Indiana coach Frank Vogel admits he contemplated going with the trendy look back in 2011.
The days of the big, powerful lineup in the NBA seem to be going the way of the Converse Chuck Taylor shoe on the court.
Small ball is all the rave, threatening to make size in the frontcourt a laughing matter and making big men who can’t score from the 3-point line obsolete.
So it made sense Vogel would consider catching on and going small.
“Initially, (going small was an option) but our guys have really embraced that identity and there’s no real indecision on that anymore,” Vogel said.
The Pacers’ ability to play bigger than most teams has propelled them to an NBA-best 31-7 record.
The Pacers have emerged as the biggest threat to Miami in the Eastern Conference, but the Heat will have problems countering Indiana’s size if its secret weapon is relying on Greg Oden to get healthy and help out.
At a time when teams continue to look for more speed and athleticism at power forward, the Pacers went out and acquired another power forward who’s not a stretch power forward – veteran Luis Scola.
Scola backs up David West, a former All-Star who has no problem playing a physical style.
They join 7-foot-2 center Roy Hibbert and 6-foot-9 small forward Paul George to create a big and intimidating frontcourt.
West and Scola are the players most likely to deal with the stretch forwards who make the game a contest of quickness.
Vogel could easily use George in those situations and use Lance Stephenson or Danny Granger, as he continues to improve after his return from injury, at small forward.
But the Pacers pride themselves on being the biggest and roughest defensive group in the NBA and won’t downsize.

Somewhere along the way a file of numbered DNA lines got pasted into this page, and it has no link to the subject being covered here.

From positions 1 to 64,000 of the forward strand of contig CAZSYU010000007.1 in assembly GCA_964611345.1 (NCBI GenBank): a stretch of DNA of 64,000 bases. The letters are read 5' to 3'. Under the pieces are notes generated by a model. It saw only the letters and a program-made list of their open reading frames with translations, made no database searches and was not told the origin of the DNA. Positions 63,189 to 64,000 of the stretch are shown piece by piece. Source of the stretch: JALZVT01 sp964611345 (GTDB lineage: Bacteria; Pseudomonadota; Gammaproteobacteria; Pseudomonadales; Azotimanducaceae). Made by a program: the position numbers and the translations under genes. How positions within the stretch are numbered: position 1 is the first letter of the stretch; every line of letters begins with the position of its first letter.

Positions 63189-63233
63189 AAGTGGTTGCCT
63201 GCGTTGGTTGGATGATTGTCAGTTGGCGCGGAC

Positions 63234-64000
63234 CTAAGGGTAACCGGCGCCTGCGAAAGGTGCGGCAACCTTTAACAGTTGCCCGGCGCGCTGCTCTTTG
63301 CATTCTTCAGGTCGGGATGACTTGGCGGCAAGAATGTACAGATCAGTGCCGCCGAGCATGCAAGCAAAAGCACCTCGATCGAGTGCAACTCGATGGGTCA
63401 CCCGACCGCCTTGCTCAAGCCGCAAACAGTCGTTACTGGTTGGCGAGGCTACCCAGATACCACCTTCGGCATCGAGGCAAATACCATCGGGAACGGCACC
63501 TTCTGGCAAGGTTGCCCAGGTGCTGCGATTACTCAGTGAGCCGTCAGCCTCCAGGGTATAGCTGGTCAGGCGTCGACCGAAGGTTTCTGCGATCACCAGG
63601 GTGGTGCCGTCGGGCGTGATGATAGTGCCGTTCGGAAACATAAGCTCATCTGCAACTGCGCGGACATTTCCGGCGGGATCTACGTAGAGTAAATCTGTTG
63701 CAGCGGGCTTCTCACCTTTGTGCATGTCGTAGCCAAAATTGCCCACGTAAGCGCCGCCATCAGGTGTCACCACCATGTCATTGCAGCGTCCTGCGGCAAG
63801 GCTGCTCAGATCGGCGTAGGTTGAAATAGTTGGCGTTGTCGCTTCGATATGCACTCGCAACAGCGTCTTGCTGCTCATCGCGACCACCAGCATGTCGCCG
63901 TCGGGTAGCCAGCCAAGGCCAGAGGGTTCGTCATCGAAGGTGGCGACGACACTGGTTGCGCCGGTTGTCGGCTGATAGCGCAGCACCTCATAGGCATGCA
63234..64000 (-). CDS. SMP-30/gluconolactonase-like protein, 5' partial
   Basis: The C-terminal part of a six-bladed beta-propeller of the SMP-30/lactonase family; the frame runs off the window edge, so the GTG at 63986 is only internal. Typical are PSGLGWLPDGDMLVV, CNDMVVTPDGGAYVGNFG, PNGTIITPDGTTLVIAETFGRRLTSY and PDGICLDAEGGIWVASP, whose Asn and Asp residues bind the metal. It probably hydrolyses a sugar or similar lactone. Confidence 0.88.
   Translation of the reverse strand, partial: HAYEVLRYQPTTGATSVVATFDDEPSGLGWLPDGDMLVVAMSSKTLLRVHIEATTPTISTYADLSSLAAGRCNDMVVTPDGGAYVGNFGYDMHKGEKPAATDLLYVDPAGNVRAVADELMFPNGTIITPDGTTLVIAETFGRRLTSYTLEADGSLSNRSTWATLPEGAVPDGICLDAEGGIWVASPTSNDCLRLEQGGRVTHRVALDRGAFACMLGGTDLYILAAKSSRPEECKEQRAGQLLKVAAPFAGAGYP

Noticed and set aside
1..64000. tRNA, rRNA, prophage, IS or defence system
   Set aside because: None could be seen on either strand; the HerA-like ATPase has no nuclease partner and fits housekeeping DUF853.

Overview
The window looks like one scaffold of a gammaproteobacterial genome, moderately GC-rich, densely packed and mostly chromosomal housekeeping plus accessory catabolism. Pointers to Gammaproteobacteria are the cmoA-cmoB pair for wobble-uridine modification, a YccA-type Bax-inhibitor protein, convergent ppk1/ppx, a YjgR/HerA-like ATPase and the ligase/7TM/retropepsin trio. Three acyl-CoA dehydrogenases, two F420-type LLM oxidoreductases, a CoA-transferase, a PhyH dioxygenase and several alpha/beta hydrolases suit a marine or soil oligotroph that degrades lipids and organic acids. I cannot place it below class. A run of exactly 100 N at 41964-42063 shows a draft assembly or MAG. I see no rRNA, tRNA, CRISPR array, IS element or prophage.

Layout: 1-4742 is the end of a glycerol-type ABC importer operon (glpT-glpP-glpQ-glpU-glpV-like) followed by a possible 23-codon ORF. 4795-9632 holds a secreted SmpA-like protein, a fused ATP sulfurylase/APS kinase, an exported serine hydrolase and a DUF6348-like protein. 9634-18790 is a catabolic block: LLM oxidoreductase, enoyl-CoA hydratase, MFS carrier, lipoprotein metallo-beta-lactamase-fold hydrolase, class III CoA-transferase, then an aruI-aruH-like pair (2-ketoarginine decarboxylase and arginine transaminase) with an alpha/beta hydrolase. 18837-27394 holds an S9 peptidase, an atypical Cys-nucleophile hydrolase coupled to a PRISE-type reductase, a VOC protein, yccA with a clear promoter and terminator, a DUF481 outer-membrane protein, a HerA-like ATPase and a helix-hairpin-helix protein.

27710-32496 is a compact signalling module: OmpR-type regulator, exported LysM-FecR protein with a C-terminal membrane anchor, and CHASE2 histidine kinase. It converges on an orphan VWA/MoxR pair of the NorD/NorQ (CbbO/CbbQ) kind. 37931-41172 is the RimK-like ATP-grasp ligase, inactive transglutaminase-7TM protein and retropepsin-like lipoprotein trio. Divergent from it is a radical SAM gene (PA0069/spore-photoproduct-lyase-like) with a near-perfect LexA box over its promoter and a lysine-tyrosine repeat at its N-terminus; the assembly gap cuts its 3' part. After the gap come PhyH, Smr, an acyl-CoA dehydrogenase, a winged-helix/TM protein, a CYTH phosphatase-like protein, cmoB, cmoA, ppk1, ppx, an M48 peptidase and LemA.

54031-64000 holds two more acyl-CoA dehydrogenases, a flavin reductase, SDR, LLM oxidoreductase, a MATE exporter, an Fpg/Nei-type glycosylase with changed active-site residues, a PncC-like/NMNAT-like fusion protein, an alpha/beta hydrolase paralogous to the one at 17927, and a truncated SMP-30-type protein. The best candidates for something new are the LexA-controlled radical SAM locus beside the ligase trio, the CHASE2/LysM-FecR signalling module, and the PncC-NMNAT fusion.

The approach has worked. Through Friday, the Pacers’ defense led the NBA in points allowed (88.1), opponent’s field-goal percentage (.409) and opponent’s 3-point field-goal percentage (.323).
“If a team goes small, David and Luis just say, ‘Which guy do you want me to guard?’ ” Vogel said. “And that’s the only thought process that goes into it. Early on, when we were building what we were building here, there was temptation to do that, but now we know we’re going to stay big.”
Miami coach Erik Spoelstra and Vogel had said they expected the Eastern Conference to begin looking tougher after only two teams – theirs – were above .500 for much of the season.
They were right as now four teams – Miami, Indiana, Toronto and Atlanta – are above .500.
Washington crept up to .500, too, before losing Saturday. Brooklyn has found its footing lately, too, after a wretched start.
For a time, it appeared the winner of the Atlantic Division might be lucky to finish .500. Toronto now appears to be good enough to surpass 41 wins, barring injury or a cost-saving deal that would send one of its key players to a new team.
That’s not to say the Eastern Conference will be viewed as having more than two title contenders. But perhaps there won’t be a team with a record below .500 that can claim to be a division champion.
Minnesota guard Ricky Rubio’s glaring hole in his game was known to be his shooting. But the third-year guard is shooting a career-worst 34.6 percent, even though his accuracy from 3-point range is a career-best 35.8 percent.
One of Rubio’s biggest problems is he’s not making shots around the basket. Rubio entered Saturday shooting 41.3 percent in the restricted area. He’d made 52 of 126 shots from eight feet and closer.
“From what I understand, he’s an (expletive) like me, so he’ll manage,” Lakers guard Kobe Bryant said to reporters in Boston on how Celtics guard Rajon Rondo would deal with being part of a rebuilding team.
Rondo’s response: “That’s a great compliment, coming from Kobe. I feel the same way about him.”